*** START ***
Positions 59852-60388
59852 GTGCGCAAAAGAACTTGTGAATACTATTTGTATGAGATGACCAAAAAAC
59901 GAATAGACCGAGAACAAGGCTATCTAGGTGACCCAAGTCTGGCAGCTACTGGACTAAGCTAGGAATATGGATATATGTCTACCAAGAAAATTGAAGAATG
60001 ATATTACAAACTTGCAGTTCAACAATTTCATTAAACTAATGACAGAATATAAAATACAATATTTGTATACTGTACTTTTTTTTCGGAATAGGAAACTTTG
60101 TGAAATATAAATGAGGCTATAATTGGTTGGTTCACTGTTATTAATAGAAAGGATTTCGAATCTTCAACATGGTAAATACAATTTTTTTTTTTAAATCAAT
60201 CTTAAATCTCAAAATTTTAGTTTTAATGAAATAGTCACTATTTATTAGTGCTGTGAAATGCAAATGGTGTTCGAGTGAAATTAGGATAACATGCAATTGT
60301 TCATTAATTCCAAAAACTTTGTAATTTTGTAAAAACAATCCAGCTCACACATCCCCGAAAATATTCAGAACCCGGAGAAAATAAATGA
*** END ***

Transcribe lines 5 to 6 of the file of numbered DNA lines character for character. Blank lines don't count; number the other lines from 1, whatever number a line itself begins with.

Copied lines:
60101 TGAAATATAAATGAGGCTATAATTGGTTGGTTCACTGTTATTAATAGAAAGGATTTCGAATCTTCAACATGGTAAATACAATTTTTTTTTTTAAATCAAT
60201 CTTAAATCTCAAAATTTTAGTTTTAATGAAATAGTCACTATTTATTAGTGCTGTGAAATGCAAATGGTGTTCGAGTGAAATTAGGATAACATGCAATTGT